Just over ten years ago, Bitcoin (BTC), the world’s first cryptocurrency was unveiled. In this time, BTC has grown from being an obscure platform used by cryptographers and computer engineers, into a full-fledged digital currency accepted by tens of thousands of merchants worldwide.
That being said, getting to this stage was no easy task for the digital currency, having gone through a myriad of ups and downs over the years. Bitcoin has experienced problems ranging from multiple community-splitting hard forks to numerous exchange hacks and thefts tarnishing its image.
Despite this, Bitcoin has managed to maintain steady momentum over the last decade, growing its market capitalization from practically nothing, up to over $300 billion as interest in the cryptocurrency grew to stratospheric levels in 2017.
While the growing market capitalization is surely a sign that Bitcoin is beginning to hit its stride, it doesn’t really demonstrate how adoption has changed in this time. At least for the case of cryptocurrencies, usage and market capitalization are not always closely related.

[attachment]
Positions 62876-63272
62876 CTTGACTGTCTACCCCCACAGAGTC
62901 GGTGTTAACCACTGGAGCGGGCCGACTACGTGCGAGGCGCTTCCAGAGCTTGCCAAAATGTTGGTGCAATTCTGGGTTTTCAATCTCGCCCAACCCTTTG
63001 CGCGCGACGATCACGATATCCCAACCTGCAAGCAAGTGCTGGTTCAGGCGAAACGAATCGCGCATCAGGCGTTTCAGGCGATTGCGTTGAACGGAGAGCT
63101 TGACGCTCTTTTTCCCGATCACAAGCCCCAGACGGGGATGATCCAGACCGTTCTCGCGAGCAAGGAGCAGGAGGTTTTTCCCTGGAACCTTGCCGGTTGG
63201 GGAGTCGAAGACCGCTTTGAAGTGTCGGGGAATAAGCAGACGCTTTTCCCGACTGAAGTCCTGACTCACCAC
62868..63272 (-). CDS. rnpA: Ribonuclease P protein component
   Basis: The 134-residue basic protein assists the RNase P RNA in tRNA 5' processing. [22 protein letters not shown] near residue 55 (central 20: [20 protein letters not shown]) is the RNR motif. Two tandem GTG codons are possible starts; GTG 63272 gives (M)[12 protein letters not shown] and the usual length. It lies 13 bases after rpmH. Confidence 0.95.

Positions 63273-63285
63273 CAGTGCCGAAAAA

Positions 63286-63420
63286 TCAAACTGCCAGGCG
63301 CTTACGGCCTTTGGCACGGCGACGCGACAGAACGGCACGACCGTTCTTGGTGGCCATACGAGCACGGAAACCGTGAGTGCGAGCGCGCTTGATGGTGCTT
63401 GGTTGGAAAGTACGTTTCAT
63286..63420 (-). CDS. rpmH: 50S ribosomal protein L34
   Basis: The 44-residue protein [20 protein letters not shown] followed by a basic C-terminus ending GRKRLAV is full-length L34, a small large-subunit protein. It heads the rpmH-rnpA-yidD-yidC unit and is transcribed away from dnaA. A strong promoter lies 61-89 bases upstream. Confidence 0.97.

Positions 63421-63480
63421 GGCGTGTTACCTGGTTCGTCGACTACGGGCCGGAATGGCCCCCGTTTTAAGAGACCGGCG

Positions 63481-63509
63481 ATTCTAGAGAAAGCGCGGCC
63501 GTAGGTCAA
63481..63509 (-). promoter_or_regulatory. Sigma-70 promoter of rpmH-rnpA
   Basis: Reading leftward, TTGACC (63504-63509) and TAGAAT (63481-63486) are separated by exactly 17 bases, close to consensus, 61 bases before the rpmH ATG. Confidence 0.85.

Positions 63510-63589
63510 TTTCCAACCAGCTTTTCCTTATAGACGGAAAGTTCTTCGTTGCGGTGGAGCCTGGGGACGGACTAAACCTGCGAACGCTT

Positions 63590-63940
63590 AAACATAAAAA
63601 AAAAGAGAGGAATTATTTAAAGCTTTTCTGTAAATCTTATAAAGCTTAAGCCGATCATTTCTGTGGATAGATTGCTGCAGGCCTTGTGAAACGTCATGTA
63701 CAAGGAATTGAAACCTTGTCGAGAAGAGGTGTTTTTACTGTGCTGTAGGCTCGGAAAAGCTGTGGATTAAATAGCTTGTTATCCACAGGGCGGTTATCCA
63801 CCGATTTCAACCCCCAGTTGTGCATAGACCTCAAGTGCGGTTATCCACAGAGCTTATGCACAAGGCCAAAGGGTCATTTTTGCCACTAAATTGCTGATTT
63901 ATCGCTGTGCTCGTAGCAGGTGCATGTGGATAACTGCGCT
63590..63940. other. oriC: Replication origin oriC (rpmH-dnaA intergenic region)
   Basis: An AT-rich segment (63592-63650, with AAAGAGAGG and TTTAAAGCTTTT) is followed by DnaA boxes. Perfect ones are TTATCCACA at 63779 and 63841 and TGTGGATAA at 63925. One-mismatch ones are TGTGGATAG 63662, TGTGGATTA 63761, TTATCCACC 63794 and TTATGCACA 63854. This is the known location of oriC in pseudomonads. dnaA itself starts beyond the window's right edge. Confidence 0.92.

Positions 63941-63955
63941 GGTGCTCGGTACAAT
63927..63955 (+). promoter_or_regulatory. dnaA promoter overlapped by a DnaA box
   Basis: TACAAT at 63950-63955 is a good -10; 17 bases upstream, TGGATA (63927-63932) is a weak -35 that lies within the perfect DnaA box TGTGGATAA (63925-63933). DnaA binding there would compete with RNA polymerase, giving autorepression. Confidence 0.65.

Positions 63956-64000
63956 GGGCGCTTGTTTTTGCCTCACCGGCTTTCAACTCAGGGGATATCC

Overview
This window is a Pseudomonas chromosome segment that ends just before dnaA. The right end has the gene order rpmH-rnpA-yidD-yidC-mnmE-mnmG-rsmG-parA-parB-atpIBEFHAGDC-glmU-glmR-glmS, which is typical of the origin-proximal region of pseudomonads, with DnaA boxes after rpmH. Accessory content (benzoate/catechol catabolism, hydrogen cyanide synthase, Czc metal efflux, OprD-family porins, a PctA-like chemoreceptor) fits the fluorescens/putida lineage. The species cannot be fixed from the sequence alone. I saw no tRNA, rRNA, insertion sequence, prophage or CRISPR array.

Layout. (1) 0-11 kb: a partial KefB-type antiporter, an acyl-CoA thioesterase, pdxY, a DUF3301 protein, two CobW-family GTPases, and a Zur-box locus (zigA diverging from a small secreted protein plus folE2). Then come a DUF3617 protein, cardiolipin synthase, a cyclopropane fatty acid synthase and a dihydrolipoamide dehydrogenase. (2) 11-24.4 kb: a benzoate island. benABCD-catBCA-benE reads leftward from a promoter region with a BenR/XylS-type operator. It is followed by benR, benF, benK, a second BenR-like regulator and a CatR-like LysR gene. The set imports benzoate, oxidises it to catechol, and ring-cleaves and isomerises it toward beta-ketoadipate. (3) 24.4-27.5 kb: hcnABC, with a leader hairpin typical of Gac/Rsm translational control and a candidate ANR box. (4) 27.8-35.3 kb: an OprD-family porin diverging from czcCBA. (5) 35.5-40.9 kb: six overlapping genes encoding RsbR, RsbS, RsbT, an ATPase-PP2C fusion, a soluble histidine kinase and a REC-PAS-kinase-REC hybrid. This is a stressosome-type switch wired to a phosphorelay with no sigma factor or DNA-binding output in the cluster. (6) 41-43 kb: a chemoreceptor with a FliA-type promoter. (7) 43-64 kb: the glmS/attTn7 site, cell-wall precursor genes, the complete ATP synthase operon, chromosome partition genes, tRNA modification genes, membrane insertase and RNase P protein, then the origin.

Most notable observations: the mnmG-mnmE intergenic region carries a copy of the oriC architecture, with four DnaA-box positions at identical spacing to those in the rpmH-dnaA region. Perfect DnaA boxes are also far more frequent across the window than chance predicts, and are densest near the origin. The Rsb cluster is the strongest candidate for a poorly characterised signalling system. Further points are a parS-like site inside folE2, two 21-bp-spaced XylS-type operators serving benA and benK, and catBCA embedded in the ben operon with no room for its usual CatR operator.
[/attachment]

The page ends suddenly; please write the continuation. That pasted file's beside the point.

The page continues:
Instead, one of the better ways to track whether a cryptocurrency is growing in usage is to look at how the number of transactions per day is changing over time. If this figure is increasing, then it can be assumed that the cryptocurrency has either found increased utility among its current users or that the number of users is increasing.
As it stands, Bitcoin is currently handling close to 400,000 transactions per day, having almost doubled in the last year, while the total number of Bitcoin transactions completed to date recently passed the 400 million mark.
At its current rate, the Bitcoin network is currently operating at around 36.5 percent of its absolute maximum capacity, assuming a maximum throughput of 10 transactions per second. Based on this, Bitcoin would need to more than double in volume before competition for block space becomes high enough to hike up transaction fees to 2017-esque levels.
However, with the growing popularity of the Bitcoin Lightning Network, it appears that it is unlikely that the Bitcoin network will get bogged down in such a way again since many transactions can now be completed off-chain via lightning channels.
#Bitcoin reaches 400M transactions!: Block 570761 pushed bitcoin over 400M transactions ever made. 400001789 transactions to be precise
— Dennis Parker⚡️ (@Xentagz) April 8, 2019
Meanwhile, Ripple (XRP) appears to be experiencing the exact opposite, losing more than 40 percent of its transaction volume in the last year as usage appears to have waned. XRP’s daily transactions are actually lower now than they were throughout much of 2016.
What do you think is causing the growth in Bitcoin transaction volume? Is it simply due to increased trading, or are more merchants accepting BTC as payment? Let us know your thoughts below!
Images courtesy of Shutterstock, Twitter.